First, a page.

Atlanta Mayor Kasim Reed says he’s talking with state legislators once again about solutions for the state’s transportation problems. But speaking at a policy conference in Atlanta Wednesday, Reed said it’s unlikely anything will happen before 2015.
Reed said lawmakers are in initial talks about counties partnering on transportation projects.
But it would be different from the statewide transportation tax vote that failed throughout most of Georgia in 2012.
Under the new approach, two or three counties, rather than ten, would voluntarily bond together to pay for new bridges, roads and transit projects.
Speaking at the Georgia Budget and Policy Institute conference, he said both Democrats and Republicans support that approach. And he said something needs to be done.
“Failure should not mean doing nothing and not addressing the problem," he said. "So if the solution needs to be smaller, if it needs to be two or three counties partnering together, on a smaller project, I'm willing to listen to that."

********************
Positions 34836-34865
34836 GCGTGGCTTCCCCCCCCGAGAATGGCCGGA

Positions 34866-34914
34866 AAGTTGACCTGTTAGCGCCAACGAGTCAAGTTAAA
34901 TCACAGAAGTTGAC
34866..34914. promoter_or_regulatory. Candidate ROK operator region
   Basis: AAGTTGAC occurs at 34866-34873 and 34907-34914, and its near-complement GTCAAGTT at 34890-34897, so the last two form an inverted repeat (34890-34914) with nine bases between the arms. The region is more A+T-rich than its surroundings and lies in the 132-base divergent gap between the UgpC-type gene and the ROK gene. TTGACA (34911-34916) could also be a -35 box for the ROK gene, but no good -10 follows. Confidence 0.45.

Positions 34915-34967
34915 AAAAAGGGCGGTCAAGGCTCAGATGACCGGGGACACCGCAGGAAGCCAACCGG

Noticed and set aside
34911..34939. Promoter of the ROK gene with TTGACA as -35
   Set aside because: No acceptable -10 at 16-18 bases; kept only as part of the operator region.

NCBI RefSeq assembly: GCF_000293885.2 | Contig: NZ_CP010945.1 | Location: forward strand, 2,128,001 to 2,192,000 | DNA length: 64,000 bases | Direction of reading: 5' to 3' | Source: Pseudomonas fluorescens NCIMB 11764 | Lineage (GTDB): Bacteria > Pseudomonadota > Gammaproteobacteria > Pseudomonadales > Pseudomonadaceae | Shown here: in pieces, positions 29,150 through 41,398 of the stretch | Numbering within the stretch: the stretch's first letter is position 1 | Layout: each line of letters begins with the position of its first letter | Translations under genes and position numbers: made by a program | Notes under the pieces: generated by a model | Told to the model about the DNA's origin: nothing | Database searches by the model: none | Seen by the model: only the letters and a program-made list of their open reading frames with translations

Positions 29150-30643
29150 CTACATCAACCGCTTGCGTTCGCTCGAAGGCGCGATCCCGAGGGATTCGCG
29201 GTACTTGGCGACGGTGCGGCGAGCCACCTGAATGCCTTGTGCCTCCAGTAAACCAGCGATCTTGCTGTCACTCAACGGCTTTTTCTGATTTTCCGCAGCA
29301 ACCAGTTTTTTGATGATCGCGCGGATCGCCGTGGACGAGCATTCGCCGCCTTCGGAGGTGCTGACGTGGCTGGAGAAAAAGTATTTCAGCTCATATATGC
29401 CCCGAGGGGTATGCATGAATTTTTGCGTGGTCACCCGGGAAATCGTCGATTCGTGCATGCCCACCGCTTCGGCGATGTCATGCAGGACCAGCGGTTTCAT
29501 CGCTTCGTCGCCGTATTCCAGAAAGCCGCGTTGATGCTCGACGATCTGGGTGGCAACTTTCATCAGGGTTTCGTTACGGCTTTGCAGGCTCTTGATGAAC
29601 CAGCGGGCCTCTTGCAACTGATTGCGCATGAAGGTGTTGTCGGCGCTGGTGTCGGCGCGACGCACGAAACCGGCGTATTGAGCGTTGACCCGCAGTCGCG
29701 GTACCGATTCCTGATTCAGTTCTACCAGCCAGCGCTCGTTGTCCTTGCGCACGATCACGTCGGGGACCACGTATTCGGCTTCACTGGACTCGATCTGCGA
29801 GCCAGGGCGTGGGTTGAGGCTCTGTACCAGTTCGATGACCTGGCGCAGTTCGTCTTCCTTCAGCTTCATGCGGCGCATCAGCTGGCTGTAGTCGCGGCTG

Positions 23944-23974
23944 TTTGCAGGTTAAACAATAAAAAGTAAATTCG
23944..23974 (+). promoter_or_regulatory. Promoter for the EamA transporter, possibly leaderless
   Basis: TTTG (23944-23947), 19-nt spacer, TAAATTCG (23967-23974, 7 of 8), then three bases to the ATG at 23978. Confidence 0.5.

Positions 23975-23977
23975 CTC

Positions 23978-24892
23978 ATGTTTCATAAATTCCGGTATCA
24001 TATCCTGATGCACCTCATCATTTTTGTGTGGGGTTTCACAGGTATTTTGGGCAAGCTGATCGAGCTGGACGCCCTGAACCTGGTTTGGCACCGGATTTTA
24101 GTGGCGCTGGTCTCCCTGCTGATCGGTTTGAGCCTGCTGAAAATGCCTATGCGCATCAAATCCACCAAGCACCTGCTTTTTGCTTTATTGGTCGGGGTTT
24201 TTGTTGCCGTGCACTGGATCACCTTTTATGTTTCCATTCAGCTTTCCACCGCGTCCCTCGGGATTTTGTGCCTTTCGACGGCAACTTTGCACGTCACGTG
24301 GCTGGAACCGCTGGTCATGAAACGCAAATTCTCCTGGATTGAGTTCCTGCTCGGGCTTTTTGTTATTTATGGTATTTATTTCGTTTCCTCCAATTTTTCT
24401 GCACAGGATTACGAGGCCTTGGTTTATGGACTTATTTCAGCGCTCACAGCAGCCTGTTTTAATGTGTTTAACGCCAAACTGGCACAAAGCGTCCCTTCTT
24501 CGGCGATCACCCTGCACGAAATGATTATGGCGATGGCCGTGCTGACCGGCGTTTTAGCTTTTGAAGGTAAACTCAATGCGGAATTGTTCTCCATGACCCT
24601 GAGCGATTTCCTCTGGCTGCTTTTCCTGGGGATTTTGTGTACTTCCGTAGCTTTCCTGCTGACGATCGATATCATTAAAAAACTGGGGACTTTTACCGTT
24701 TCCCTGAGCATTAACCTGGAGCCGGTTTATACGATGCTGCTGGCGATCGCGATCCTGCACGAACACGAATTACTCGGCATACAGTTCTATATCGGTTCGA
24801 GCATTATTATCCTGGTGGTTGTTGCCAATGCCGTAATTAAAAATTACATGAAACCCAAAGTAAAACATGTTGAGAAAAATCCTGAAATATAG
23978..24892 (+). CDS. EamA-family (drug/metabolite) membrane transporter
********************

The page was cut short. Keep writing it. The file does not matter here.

He said young people will leave if there's not some change in transportation policy.
“Our traffic conditions represent the most significant [threat] in addition to education and access to water to our dominance as the center of the economy in the Southeast,” he said.
Reed said he doubts there will be serious action on transportation and other issues this year because of the statewide elections in November.